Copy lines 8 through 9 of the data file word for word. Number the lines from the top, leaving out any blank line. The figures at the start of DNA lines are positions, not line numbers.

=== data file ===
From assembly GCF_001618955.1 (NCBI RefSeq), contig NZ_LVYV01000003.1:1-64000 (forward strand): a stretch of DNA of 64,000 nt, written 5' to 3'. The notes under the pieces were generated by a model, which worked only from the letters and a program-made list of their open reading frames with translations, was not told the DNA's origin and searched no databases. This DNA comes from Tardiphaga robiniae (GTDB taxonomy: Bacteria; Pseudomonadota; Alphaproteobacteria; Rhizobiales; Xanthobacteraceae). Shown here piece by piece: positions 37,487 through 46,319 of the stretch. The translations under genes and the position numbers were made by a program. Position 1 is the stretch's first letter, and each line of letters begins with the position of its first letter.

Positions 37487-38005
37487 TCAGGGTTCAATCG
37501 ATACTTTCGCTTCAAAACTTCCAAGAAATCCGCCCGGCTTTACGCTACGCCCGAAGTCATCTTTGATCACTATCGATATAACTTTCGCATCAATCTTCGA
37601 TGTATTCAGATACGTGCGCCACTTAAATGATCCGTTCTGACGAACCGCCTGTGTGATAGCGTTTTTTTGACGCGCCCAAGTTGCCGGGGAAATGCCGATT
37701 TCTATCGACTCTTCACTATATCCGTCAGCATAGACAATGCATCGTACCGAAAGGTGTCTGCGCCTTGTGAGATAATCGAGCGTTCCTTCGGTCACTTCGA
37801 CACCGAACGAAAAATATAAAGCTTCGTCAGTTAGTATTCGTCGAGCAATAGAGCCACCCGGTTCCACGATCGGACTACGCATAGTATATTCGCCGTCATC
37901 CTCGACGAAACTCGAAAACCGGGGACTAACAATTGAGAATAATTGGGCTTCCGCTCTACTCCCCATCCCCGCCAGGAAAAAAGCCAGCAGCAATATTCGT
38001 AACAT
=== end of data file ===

37901 CTCGACGAAACTCGAAAACCGGGGACTAACAATTGAGAATAATTGGGCTTCCGCTCTACTCCCCATCCCCGCCAGGAAAAAAGCCAGCAGCAATATTCGT
38001 AACAT